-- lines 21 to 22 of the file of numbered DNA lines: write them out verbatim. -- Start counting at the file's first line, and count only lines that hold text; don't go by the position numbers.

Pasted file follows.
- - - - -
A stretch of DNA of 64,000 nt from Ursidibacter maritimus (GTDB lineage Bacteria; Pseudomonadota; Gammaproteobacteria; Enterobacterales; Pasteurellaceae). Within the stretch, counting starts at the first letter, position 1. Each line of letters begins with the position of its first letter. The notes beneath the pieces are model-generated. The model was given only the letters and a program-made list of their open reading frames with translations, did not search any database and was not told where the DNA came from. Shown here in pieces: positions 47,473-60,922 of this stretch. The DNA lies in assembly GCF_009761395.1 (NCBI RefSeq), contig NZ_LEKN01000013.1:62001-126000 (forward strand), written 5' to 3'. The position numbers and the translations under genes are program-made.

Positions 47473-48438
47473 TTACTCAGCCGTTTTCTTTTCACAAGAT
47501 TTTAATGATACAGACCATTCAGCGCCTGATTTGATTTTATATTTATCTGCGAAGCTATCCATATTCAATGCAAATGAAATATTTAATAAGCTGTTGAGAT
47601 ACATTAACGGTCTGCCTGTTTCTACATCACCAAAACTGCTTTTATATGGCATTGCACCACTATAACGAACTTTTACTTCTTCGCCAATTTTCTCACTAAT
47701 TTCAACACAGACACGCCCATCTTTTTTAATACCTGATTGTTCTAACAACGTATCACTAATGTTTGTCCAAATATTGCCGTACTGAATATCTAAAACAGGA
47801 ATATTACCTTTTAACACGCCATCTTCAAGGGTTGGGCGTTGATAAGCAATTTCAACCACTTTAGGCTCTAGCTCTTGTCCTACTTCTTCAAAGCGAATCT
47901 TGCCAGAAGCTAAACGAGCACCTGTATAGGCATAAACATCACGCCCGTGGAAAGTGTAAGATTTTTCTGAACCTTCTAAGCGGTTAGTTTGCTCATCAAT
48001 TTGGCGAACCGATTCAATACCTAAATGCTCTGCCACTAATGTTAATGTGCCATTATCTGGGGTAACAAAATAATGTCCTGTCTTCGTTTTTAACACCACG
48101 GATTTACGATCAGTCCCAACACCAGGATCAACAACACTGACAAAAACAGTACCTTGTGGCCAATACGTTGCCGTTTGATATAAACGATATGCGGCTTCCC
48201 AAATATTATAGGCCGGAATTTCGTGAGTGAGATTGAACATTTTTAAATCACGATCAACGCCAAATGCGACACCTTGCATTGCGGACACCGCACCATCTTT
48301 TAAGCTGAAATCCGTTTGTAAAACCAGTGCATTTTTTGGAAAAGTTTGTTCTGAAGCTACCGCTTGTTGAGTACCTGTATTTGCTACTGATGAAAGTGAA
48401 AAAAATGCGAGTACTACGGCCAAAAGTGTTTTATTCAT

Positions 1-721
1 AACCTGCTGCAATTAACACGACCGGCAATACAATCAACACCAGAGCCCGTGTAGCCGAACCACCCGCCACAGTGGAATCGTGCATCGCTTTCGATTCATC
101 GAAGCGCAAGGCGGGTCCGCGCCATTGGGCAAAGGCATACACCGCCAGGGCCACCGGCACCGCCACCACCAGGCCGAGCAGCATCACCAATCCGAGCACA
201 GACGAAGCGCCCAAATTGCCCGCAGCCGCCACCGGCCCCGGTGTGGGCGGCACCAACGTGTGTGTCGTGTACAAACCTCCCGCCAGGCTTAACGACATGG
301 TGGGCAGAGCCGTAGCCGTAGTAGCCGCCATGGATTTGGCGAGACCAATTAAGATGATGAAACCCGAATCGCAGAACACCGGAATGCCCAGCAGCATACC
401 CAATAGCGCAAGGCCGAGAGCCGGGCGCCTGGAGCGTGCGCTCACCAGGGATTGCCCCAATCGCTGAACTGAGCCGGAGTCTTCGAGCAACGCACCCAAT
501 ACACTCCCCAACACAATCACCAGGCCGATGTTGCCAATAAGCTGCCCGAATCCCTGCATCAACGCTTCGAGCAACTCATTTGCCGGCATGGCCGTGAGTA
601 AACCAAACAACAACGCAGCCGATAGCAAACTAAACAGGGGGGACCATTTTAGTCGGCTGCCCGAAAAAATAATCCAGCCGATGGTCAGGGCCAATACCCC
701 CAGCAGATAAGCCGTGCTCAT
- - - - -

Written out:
601 AACCAAACAACAACGCAGCCGATAGCAAACTAAACAGGGGGGACCATTTTAGTCGGCTGCCCGAAAAAATAATCCAGCCGATGGTCAGGGCCAATACCCC
701 CAGCAGATAAGCCGTGCTCAT